Long way to go says Deepika Padukone on mental health awareness

Actor Deepika Padukone says that there is still a long way to go when it comes to mental health is concerned especially in creating awareness about it.

Actor Deepika Padukone says the conversation around mental health awareness may have opened up a lot in recent years but there is still a long way to go.

The actor, who is the founder of The Live Love Laugh Foundation, was in New Delhi for the initiative's inaugural 'Lecture Series' to discuss the stigma surrounding mental health.

"As far as the conversation around the causes of mental health is concerned, I think we've come a long way. But we certainly have a long way to go in terms of creating more awareness...

"I think the conversation has opened up. I don't think that there's as much stigma as it used to be four years ago," Deepika told reporters in Delhi on Sunday.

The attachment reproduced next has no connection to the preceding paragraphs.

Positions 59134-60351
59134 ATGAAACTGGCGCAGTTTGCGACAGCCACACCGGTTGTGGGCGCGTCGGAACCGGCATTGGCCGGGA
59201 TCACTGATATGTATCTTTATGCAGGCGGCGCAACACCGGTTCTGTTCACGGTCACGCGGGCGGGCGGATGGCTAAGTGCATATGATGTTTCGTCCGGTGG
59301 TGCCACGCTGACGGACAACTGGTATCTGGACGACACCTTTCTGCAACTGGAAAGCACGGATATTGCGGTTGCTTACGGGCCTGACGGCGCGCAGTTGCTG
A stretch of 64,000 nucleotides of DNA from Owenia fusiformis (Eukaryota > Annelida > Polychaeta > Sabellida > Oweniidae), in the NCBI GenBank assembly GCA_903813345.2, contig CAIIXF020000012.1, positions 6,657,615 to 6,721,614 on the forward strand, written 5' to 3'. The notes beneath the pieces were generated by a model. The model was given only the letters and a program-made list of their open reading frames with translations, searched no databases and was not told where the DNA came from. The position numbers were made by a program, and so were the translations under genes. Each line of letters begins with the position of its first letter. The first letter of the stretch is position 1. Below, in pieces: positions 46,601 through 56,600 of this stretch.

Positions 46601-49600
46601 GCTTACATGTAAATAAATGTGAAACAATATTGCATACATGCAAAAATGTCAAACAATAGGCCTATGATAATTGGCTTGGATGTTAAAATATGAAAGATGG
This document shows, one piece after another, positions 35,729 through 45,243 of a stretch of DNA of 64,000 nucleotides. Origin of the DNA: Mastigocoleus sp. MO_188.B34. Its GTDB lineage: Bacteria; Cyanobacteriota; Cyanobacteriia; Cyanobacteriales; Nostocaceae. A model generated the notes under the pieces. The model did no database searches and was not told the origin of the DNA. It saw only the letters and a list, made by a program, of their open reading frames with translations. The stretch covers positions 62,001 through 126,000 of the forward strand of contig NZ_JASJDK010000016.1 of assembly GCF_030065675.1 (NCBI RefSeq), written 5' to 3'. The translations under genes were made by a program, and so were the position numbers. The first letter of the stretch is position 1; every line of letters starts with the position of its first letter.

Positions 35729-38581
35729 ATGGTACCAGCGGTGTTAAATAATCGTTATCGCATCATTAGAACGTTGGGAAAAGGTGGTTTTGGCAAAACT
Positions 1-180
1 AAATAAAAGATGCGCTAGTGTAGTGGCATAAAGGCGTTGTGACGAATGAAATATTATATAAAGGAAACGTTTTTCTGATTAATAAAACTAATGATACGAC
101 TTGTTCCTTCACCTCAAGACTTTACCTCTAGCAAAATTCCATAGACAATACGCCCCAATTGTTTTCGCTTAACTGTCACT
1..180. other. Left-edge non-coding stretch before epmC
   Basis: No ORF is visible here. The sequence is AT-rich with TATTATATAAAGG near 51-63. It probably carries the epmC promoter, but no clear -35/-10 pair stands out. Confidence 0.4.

The "Padmaavat" star was diagnosed with clinical depression in 2014 and went public about it next year.

In 2015, she launched the foundation to create awareness around mental health.

Deepika, 33, said the idea behind the 'Lecture Series' was to bring people from different walks of life together and create more awareness about the cause.

"(It's about) inviting from different professions from various parts of the world, but most importantly, people who are passionate about mental health and have them talk to us about their their journey, their experience," she said.

"It's about taking to the next level," she added.

The actor also praised the media for its role in opening up the conversation on mental health.

Pulitzer Prize-winning author and Padma Shri awardee Siddhartha Mukherjee delivered the first lecture in the series. Deepika's sister, professional golfer Anisha Padukone was also a part of the event.

In June this year Deepika was at a fundraising dinner for Youth Anxiety Center in New York where she used the opportunity to speak about mental illness.

According to official data, one out of every five Indians suffers from mental disorder leading to chronic depression, suicidal tendencies and work related stress with suicide rates at the highest between the age group of 15 years to 29 years.


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